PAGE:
Monday, January 23, 2012

TEDxMaui -- Hack Yourself First

Update 04.12.2012: Video of the presentation embedded below.                                                  Ten years ago if you would have told me that I'd be back living in Hawaii, founder of a fast growing technology company, and a TED speaker -- I would've said, "What's a TED?" Preparing for TEDxMaui was extremely difficult. The presentation format is completely different than anything I’ve ever done before. It was limited to just 18 minutes as opposed to 50, and given to an audience of every day people eager to see something amazing, instead of security professionals and high-tech workers. The message had to be crystal clear. Since TEDxMaui videos won’t be published until late February, you’ll have to settle for my substandard textual description for now.

I wanted everyone, both the viewers in the audience and those who would eventually watch the video, to deeply appreciate the crucial importance of Internet security. I want everyone to know that to discuss Internet security is really to discuss our economic well-being and our national security, and I want everyone to know that both are under attack -- every single day. Most of all I wanted everyone to know that hacking, and people learning how to hack, is absolutely essential to defend ourselves. I labelled this concept Hack Yourself First, the title of the presentation. Hack Yourself First advocates building up our cyber-offense skills, and focusing these skills inward at ourselves, to find and fix security issues before the bad guys find and exploit them.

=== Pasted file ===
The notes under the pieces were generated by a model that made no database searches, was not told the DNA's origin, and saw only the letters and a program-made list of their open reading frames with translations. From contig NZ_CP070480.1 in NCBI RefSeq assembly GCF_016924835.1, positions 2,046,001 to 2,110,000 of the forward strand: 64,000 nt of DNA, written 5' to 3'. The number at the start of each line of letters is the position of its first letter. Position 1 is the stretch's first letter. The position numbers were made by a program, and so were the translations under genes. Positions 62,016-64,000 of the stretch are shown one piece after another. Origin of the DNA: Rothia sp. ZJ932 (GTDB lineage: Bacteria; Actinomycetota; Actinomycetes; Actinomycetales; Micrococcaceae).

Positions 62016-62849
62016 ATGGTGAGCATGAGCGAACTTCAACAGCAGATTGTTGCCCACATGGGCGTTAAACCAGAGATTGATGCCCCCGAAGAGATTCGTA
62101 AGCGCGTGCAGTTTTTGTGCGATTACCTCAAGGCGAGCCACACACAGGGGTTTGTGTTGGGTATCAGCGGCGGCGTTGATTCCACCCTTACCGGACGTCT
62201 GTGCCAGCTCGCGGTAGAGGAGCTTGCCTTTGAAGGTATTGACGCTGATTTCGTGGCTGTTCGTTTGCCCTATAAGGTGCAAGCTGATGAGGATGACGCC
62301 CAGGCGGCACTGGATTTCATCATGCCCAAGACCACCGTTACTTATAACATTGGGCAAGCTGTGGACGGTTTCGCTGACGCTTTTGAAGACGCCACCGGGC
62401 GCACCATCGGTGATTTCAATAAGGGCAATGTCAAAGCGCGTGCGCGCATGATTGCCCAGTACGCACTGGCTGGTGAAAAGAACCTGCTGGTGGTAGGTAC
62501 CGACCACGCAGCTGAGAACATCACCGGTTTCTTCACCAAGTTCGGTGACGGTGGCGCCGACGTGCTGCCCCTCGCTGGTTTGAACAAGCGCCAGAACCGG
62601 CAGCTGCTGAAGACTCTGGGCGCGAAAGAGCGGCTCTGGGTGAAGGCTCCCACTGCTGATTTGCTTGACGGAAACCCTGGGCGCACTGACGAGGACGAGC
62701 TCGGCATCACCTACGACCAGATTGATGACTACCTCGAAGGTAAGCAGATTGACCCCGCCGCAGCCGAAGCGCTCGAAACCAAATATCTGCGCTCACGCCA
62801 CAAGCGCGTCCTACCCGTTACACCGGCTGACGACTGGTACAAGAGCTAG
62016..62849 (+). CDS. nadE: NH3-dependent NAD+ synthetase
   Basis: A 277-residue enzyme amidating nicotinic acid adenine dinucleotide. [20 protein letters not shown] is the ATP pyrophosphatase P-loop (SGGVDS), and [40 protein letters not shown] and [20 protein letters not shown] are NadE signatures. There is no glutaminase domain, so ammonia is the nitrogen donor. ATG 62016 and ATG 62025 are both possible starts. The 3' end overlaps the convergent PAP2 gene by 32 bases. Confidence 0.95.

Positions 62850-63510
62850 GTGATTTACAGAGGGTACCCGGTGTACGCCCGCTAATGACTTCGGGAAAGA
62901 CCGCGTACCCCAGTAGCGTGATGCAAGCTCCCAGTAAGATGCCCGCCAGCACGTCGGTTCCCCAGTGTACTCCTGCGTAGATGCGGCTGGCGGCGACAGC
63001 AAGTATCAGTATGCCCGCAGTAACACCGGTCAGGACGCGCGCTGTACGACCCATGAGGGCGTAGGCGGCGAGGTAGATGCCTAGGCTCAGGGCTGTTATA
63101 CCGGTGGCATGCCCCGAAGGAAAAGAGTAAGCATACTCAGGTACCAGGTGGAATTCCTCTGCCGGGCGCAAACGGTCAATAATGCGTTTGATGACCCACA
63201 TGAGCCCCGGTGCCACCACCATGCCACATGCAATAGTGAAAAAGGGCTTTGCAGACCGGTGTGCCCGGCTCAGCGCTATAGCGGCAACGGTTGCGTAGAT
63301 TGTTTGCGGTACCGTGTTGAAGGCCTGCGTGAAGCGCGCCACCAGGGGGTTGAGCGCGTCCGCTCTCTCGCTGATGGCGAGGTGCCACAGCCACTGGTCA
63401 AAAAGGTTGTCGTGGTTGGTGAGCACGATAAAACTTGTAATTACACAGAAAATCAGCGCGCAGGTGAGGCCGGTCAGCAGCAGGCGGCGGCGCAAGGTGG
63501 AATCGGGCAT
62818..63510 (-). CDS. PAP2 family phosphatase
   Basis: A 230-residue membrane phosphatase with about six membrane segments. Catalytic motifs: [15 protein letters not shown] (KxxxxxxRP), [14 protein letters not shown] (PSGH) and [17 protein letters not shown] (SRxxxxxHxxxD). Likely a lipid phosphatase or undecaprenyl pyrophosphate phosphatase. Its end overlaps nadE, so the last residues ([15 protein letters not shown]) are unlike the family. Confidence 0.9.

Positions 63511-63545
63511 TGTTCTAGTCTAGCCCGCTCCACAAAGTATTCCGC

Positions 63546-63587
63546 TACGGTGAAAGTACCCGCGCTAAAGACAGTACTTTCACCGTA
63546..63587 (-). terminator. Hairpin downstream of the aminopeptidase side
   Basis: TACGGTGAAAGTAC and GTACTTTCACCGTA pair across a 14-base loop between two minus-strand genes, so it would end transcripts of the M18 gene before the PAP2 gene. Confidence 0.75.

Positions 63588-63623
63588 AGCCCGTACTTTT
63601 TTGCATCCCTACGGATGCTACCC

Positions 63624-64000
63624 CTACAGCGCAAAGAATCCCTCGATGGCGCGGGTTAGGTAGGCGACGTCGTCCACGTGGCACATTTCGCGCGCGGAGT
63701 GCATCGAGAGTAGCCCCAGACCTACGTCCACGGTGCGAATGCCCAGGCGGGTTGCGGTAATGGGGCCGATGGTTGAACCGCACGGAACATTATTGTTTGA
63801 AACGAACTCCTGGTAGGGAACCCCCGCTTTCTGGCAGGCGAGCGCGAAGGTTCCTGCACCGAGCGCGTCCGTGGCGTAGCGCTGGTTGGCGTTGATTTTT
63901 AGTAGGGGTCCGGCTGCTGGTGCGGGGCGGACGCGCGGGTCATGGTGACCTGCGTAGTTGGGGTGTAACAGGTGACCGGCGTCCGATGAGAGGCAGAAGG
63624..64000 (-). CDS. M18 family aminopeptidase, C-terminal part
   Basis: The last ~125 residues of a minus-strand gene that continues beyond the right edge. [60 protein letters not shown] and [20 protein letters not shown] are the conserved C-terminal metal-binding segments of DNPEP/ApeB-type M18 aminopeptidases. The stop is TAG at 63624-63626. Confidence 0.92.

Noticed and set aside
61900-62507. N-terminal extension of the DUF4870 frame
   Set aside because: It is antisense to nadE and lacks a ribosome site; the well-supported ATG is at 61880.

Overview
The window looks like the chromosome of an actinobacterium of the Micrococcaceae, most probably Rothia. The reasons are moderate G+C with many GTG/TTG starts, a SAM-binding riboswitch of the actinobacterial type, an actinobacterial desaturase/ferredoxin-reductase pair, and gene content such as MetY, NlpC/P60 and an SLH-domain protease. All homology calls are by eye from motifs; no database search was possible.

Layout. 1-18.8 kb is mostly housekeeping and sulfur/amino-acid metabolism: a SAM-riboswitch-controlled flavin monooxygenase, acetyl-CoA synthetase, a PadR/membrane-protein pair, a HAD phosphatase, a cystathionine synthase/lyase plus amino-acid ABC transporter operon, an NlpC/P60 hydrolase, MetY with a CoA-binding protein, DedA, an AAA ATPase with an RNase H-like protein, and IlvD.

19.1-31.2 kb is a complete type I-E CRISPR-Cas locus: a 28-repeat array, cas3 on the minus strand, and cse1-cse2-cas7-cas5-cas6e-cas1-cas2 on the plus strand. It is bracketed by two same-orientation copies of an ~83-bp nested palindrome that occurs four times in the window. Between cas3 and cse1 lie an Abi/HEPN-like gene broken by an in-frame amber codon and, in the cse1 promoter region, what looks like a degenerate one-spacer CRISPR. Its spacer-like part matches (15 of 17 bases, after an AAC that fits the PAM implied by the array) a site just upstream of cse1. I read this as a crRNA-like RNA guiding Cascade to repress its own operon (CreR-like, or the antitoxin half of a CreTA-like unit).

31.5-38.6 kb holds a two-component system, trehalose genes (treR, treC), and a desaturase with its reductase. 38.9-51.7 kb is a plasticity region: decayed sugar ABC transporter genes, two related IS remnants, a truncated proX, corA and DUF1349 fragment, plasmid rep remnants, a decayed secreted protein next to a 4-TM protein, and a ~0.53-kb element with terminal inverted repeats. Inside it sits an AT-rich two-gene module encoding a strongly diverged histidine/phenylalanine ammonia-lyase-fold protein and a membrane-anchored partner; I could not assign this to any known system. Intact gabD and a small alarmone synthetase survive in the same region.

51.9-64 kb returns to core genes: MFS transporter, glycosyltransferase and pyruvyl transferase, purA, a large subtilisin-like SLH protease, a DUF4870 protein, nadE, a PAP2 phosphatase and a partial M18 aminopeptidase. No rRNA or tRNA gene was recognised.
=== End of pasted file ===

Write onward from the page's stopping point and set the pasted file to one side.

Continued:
Before presenting Hack Yourself First I had to first imagine how the audience would respond. Most watching undoubtedly have only had negative experiences with the words “hacking” and “hackers.” All they likely knew of hacking is in relation to viruses infecting their computers, stealing money out of (their) bank accounts, TV interviews of shadowy characters wearing Guy Fawkes masks, salacious articles featuring cyber villains, and of course bad hollywood movies. Whether we like it or not, these are the ambassadors of hacking, so the idea of teaching cyber-offense skills might be considered akin to illegal activity. Just the same, there I was on stage revealing that, “Yes, I am a hacker -- but not like them.” 

I don’t know what precisely it was that I said, but the message of Hack Yourself First undoubtedly resonated in a big way. No less than a hundred people introduced themselves to me afterwards excitedly asking, “How do I learn to hack myself first?” Perhaps I shouldn’t have been, but I was blown away. And not just the very young or student age, I’m talking about people 45 up to 70 years old with zero technology background. Maybe it was because I taught them a simple hacking trick, a simple hacking trick they could grasp, and even do, like those from my “Get Rich or Die Trying” presentation. Suddenly the fascinating subject of hacking, which they previously assumed was too complicated to learn, was suddenly approachable. I taught a TED audience how to hack! How cool is that!? :)

Many in the information security industry have been trying desperately and in vain to raise Internet security awareness among the masses. We repeatedly give people laundry lists of what not to do, and it isn’t helping. Better awareness, better overall Internet security, could be accomplished through Hack Yourself First. Teach anyone and everyone who wants to learn how to do the actual attacks the bad guys use against them, perhaps packaged up in a Capture-the-Flag format.  That would be a lot of fun for everyone. When people know precisely how hacking works, they’ll be in a better position to spot attacks against them and be on their guard.